Grigori Yefimovich Rasputin (Russian: Григо́рий Ефи́мович Распу́тин) (January 22 [O.S. January 10] 1869 – December 29 [O.S. December 16] 1916) was a Russian mystic who is perceived as having influenced the later days of the Russian Tsar Nicholas II, his wife the Tsaritsa Alexandra, and their only son the Tsarevich Alexei. Rasputin had often been called the "Mad Monk", while others considered him a "strannik" (or religious pilgrim) and even a starets (ста́рец, "elder", a title usually reserved for monk-confessors), believing him to be a psychic and faith healer.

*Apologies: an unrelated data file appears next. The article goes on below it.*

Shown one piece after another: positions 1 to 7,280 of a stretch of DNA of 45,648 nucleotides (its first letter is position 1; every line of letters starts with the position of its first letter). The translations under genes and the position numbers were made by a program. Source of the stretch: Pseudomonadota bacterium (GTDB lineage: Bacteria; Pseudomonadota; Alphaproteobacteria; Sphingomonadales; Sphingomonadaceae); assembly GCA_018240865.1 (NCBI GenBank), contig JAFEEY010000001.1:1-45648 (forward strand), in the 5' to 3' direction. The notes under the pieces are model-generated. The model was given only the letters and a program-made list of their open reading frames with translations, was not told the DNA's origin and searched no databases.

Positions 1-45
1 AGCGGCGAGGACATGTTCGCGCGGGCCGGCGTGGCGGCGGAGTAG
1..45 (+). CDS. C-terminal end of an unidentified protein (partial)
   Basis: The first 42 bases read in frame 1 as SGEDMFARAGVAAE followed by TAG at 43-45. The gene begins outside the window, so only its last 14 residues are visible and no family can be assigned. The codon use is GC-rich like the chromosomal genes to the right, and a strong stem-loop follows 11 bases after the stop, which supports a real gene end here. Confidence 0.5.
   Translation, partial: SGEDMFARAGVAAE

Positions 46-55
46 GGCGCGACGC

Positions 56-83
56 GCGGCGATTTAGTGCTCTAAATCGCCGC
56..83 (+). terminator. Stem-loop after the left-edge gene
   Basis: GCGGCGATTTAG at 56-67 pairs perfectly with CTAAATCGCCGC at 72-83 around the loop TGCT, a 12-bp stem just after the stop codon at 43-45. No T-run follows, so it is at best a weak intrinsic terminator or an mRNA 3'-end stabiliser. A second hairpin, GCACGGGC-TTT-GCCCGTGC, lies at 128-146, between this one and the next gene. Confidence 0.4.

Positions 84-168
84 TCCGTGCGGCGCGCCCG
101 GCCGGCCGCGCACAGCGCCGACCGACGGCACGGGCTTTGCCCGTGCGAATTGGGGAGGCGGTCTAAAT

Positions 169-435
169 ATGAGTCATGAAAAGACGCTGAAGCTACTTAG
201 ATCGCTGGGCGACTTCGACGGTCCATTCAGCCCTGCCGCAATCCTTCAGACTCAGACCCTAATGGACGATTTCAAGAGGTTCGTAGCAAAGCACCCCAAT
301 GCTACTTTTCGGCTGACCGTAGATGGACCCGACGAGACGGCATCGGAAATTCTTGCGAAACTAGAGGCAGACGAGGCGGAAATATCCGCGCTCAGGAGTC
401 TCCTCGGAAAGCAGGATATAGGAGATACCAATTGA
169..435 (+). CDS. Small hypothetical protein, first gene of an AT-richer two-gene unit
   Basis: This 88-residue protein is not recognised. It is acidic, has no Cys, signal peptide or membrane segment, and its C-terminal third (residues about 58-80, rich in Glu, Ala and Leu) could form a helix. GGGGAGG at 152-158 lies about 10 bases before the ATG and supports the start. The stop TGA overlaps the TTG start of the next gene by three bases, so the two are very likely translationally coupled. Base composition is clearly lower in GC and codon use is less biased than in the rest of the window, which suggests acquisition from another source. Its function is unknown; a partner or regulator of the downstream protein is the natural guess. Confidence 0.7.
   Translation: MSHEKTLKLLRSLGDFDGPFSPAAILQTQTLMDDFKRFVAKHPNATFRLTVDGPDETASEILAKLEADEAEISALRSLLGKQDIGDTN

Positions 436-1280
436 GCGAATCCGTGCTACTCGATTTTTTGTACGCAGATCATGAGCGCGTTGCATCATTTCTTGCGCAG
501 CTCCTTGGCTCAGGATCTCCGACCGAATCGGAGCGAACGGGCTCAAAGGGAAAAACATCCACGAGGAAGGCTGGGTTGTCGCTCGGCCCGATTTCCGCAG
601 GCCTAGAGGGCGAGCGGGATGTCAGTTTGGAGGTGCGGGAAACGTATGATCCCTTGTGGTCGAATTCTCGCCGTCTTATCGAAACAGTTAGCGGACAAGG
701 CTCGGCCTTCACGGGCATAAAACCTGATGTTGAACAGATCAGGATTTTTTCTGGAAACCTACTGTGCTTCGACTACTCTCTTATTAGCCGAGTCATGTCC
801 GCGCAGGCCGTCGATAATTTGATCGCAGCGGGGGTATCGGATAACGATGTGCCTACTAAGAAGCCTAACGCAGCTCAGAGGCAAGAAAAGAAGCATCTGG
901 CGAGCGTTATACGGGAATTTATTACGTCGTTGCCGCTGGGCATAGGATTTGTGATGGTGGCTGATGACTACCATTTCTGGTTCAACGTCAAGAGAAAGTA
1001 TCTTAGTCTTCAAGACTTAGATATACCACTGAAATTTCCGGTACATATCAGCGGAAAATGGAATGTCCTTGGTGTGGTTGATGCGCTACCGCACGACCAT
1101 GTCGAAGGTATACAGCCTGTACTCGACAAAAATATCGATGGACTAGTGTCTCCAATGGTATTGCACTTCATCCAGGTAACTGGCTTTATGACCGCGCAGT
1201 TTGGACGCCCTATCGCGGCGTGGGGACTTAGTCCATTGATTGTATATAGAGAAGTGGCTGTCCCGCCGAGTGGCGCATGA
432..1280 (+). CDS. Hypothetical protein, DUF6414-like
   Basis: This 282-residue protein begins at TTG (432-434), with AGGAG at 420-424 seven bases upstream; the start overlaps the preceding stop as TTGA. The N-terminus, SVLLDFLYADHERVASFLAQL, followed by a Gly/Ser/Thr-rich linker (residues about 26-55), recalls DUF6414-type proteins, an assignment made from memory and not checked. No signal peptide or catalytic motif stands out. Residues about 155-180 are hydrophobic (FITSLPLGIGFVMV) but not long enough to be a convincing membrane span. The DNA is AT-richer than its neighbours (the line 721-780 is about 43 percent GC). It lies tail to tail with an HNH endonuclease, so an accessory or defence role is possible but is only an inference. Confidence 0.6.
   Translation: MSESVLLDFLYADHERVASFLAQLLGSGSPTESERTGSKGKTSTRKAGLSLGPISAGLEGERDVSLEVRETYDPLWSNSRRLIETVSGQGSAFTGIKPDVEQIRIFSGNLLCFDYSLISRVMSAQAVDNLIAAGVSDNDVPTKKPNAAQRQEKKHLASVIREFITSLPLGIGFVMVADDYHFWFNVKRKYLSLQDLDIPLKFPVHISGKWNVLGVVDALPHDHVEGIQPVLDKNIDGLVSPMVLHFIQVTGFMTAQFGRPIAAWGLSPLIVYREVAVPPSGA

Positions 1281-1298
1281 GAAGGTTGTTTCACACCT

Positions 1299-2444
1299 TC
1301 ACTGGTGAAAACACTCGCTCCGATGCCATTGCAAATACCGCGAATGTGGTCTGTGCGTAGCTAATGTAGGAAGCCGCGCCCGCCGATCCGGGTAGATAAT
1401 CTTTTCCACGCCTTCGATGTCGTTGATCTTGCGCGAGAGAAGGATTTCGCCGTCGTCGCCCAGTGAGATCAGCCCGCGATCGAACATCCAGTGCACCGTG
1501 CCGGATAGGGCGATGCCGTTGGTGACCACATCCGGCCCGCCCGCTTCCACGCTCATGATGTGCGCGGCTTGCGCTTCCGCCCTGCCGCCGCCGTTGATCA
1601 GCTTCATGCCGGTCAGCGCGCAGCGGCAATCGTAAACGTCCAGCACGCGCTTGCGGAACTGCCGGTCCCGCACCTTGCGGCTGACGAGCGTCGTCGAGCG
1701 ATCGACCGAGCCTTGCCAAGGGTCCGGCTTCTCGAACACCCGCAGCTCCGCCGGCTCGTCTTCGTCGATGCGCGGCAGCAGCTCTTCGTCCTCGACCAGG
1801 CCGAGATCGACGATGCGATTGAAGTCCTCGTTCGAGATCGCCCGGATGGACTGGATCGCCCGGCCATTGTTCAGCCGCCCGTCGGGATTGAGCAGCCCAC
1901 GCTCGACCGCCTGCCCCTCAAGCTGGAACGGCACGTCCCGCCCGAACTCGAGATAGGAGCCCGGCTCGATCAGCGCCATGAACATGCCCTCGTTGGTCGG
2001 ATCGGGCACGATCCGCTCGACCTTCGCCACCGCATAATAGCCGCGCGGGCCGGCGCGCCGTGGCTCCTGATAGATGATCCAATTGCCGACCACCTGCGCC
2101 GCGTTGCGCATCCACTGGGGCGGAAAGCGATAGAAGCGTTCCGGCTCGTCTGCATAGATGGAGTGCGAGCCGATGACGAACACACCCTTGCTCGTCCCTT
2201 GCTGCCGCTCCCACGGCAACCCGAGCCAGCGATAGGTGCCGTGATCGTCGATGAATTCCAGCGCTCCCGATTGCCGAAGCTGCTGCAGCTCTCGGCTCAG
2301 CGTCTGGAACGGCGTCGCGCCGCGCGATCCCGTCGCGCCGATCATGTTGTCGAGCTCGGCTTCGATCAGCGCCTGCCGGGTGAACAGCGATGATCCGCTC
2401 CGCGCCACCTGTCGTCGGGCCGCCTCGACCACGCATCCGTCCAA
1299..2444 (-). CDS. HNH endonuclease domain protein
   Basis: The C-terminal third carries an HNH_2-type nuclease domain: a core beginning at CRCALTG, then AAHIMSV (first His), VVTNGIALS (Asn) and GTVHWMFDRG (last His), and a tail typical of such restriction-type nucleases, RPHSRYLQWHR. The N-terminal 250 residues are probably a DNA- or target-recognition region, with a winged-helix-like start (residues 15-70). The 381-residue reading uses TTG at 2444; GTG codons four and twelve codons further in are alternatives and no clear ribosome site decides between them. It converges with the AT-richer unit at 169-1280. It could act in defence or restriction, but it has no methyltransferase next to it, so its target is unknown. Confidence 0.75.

It has been argued that Rasputin helped to discredit the tsarist government, leading to the fall of the Romanov dynasty, in 1917. Contemporary opinions saw Rasputin variously as a saintly mystic, visionary, healer and prophet and, on the other side of the coin, as a debauched religious charlatan. There has been much uncertainty over Rasputin's life and influence, for accounts of his life have often been based on dubious memoirs, hearsay, and legend.
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